The mosque was a place of bustling activity with individuals engaged in prayers and the activities related to it. There was a huge room where members entered without their footwear and after conducting the purification or the ‘wudu’ with water. The mosque had simple pieces of furniture on which several holy prayer books were placed. The style and architecture of the mosque was not modern, rather had the feel of Muslim mughal architecture with circular beams. The interior was simple with appropriate ceiling lights and wall to wall green carpeting. The green carpet is divided longitudinally into rows, with many yellow lines, known as ‘safs’ which cover the carpet. Men and women are segregated during prayer with a curtain. The mosque entrances are separate for males and females and there is ample parking space in front of the mosque.
How did people interact and how was your experience in all from beginning to end?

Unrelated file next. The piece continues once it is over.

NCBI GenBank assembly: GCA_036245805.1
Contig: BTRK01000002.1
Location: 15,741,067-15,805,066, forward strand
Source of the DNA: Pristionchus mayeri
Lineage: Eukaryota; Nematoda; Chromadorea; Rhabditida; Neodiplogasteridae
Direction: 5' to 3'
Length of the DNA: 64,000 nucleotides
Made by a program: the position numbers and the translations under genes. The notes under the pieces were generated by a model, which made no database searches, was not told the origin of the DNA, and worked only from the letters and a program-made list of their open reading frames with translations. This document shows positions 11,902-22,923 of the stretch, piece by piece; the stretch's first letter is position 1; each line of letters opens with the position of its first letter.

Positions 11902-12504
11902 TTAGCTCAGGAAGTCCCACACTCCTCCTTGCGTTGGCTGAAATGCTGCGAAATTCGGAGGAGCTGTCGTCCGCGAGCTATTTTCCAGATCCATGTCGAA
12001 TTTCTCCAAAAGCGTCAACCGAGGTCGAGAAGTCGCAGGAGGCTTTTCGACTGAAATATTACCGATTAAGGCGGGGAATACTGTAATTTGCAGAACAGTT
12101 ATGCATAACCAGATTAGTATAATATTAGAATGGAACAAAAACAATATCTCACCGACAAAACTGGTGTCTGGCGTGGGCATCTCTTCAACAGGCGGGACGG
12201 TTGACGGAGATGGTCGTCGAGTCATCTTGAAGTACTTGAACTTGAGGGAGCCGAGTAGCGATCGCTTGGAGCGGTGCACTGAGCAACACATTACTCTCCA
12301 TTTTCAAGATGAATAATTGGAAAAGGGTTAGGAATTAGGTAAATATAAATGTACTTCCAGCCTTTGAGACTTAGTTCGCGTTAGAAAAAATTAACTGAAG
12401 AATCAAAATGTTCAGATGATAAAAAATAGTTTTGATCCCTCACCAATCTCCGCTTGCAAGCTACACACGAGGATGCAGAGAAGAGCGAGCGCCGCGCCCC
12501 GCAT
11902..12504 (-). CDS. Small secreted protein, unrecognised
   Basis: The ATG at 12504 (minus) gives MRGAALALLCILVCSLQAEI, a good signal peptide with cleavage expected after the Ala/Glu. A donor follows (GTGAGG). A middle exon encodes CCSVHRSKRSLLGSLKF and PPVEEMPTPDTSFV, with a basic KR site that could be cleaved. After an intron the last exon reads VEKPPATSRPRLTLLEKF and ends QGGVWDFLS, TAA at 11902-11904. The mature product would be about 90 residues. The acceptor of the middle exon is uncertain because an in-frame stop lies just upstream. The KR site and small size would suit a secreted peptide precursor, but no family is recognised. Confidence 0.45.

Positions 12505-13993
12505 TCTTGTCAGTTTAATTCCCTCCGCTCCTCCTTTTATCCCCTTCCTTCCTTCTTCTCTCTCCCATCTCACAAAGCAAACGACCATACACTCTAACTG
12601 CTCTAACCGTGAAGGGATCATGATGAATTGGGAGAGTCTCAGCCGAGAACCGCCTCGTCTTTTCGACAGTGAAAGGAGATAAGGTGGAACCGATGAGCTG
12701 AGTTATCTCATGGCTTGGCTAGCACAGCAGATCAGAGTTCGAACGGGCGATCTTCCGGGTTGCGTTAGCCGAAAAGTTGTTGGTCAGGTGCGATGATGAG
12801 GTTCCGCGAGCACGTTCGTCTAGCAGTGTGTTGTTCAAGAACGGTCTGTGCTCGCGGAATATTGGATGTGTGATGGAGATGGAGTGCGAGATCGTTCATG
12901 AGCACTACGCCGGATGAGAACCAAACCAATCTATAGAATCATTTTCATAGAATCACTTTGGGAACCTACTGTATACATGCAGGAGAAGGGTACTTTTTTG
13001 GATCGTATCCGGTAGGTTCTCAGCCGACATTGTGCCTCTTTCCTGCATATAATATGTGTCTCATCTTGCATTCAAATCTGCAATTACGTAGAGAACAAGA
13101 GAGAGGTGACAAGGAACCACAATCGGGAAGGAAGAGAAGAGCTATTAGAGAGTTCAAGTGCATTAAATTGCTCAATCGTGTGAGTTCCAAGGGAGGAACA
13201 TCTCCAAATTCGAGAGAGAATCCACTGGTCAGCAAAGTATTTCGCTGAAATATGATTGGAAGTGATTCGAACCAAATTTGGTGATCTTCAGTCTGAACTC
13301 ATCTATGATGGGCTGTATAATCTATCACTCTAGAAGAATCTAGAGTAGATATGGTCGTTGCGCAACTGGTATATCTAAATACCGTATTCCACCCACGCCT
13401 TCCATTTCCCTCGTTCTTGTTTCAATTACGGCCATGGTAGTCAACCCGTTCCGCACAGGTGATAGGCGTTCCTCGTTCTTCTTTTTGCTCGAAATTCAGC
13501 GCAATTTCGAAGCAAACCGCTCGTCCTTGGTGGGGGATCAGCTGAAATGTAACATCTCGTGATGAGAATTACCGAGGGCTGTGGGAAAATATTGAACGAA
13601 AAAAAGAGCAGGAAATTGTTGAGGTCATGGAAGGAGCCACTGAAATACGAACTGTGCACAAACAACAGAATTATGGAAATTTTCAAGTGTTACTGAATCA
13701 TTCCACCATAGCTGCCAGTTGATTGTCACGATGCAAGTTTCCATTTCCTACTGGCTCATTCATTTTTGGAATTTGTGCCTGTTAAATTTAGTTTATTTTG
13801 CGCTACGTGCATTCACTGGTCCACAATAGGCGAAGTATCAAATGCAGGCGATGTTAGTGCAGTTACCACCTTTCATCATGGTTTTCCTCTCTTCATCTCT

From the beginning to the end, my experience at the mosque was peaceful and highly informative. I was welcomed and treated with respect by the imam as well as some of the other members present there. All those with whom I communicated and asked question, responded extremely peacefully, patiently and in a friendly manner. I was welcomed by the imam who informed me that the mosque is welcome to all humankind and that it receives numerous visitors from other religions frequently. There were no distinctions made on racial or communal basis and individuals from all communities including India, Pakistan, Iran, Turkey, Africa and even America coming to pray to the mosque. The mosque was an excellent example of diversity with people from different nationalities and communities getting together to fulfil a common purpose, praying peacefully in the name of their God.